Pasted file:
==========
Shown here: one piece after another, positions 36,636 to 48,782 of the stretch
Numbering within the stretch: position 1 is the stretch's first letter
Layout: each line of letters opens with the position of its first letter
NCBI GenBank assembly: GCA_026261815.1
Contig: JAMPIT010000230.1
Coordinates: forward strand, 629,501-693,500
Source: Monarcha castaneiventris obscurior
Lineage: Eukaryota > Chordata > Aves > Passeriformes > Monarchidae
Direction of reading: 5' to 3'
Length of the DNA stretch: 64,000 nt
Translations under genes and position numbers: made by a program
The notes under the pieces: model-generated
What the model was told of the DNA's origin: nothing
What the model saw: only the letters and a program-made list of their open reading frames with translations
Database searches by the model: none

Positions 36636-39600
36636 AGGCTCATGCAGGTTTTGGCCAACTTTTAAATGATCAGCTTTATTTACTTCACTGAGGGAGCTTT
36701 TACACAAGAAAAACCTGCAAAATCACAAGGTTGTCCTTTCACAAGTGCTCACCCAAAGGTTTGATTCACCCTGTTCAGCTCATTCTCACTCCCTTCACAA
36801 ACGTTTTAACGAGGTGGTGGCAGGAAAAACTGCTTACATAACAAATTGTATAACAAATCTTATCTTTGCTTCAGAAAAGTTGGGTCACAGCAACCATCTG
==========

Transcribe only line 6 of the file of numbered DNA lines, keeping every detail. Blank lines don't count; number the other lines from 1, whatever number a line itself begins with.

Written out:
Coordinates: forward strand, 629,501-693,500